8. Support small farms.
Many people from all walks of life dream of working the land–maybe you do too. In areas with strong local markets, the family farm is reviving. That’s a whole lot better than the jobs at Wal-Mart and fast-food outlets that the globalized economy offers in North American towns.
Farms are the backbone of civilization. If there no farms many people across the globe and in City would not be able to eat since they do not have backyard or community gardens and are completely dependent on what the farms produce.
In our quest to live more sustainably we all must become more accepting of farming and encourage sustainable farming to take place closer to Cities and town. A truly sustainable City has miles of vibrant, healthy farms surrounding the urban center.
As we continue with urban sprawl, we are destroying our future farm land and our own food supplies. Keeping our dependency on such countries as China to supply us with over 50% of our food supplies is unsustainable. We must encourage more local farming to begin, encourage and support farming families, be more tolerant of the sights and smells of farming seasons and be willing to demand that our local supermarkets purchase more locally grown food products and less imported products.
For Example, in Bathurst, none of the major supermarket food supplies carry any fish caught in NB. Your option is to buy your fish directly from you local fish market or farmer’s market fish vendor.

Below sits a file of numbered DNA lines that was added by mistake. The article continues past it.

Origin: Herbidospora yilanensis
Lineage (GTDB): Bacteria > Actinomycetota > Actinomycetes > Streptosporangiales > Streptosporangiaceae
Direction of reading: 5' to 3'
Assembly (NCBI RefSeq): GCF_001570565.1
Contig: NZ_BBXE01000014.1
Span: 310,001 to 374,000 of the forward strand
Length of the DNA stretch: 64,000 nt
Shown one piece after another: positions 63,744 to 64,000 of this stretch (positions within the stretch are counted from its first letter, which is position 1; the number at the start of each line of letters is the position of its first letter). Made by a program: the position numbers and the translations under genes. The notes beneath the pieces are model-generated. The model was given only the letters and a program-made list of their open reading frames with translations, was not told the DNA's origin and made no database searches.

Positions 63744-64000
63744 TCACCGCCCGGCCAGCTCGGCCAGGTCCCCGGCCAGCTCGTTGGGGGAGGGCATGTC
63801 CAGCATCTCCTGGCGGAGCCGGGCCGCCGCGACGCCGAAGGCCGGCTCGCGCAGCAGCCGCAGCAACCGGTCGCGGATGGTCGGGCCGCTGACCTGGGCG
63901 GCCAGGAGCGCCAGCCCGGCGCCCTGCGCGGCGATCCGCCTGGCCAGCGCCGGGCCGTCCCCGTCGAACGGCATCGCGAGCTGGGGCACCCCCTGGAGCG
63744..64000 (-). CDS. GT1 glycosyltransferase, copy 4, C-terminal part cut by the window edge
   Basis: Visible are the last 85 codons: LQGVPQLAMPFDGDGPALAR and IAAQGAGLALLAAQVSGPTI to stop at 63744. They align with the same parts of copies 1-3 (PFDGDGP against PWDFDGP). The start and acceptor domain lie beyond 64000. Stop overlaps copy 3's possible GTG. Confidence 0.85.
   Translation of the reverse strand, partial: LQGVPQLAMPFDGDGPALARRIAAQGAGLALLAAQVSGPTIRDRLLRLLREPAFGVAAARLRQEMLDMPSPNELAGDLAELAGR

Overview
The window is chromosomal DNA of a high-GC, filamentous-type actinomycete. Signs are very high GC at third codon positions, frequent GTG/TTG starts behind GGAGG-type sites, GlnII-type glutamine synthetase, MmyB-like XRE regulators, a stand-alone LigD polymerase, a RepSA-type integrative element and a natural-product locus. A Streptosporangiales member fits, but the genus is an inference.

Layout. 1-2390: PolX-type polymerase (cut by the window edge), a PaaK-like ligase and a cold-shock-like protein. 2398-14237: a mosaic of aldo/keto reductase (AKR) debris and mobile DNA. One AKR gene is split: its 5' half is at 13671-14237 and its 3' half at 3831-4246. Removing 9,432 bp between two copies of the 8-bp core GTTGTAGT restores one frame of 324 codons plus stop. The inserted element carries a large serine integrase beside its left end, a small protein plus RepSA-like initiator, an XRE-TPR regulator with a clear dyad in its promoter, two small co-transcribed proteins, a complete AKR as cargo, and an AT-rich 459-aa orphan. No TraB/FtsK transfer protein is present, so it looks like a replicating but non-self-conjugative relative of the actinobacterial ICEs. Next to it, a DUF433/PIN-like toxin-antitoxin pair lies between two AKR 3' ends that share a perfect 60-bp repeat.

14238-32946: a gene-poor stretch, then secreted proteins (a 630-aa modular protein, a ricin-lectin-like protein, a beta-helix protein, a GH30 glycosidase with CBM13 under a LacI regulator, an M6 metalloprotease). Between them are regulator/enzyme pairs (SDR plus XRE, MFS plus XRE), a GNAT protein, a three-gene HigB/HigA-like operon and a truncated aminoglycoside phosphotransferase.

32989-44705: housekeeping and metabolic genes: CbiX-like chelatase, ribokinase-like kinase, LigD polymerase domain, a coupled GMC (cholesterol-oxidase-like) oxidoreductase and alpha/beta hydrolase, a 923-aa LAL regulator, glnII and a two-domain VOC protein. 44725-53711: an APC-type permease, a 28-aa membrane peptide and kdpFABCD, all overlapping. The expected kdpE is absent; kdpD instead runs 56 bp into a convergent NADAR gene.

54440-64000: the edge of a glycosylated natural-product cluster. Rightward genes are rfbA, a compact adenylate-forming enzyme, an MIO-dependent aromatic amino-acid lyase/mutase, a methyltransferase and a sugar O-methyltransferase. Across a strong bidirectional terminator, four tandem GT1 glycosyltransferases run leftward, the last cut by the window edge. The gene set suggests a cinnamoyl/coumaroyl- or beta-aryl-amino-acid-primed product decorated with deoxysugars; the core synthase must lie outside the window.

We encourage you to visit your local Farmer’s Markets, search out and make a list of local suppliers of food and consider growing a garden either in your backyard or help to start a community garden if you are an apartment dweller with no yard.
9. Give back to the local economy.
A British study tracked how much of the money spent at a local food business stayed in the local economy, and how many times it was reinvested. The total value was almost twice the contribution of a dollar spent at a supermarket chain.
10. Be healthy.
When we eat locally grown foods, we tend to eat more vegetables and fewer processed products, sample a wider variety of foods, and eat more fresh food at its nutritional peak. Eating from farmers’ markets and cooking from scratch is always the best way to go. Visiting U-Pick Farms in season is also a wonderful form of exercise and a great family outing.
11. Country Homesteading and Creating memories.
Spending a night making jam with friends will always be better a time than the latest Hollywood blockbuster. Many of the traditions associated with preserving foods, condiments, pickles, jams, preparing and storing fruits and vegetables and quickly being forgotten by today’s youth. Many have never participated in making pickles, canning fresh tomatoes, growing a vegetable garden and other culinary pastimes. Learning and participating in growing our own foods in a backyard garden is important to helping us all live more sustainability.
12. Have more fun while traveling.
Once you’re addicted to local eating, you’ll want to explore it wherever you go.
13. Increased Food Safety and Security
When we have a storm in our region or there is a disaster in a country that usually supplies us with produce, take note next time just how quickly our local supermarket chains run out of certain food staples such as fresh vegetables.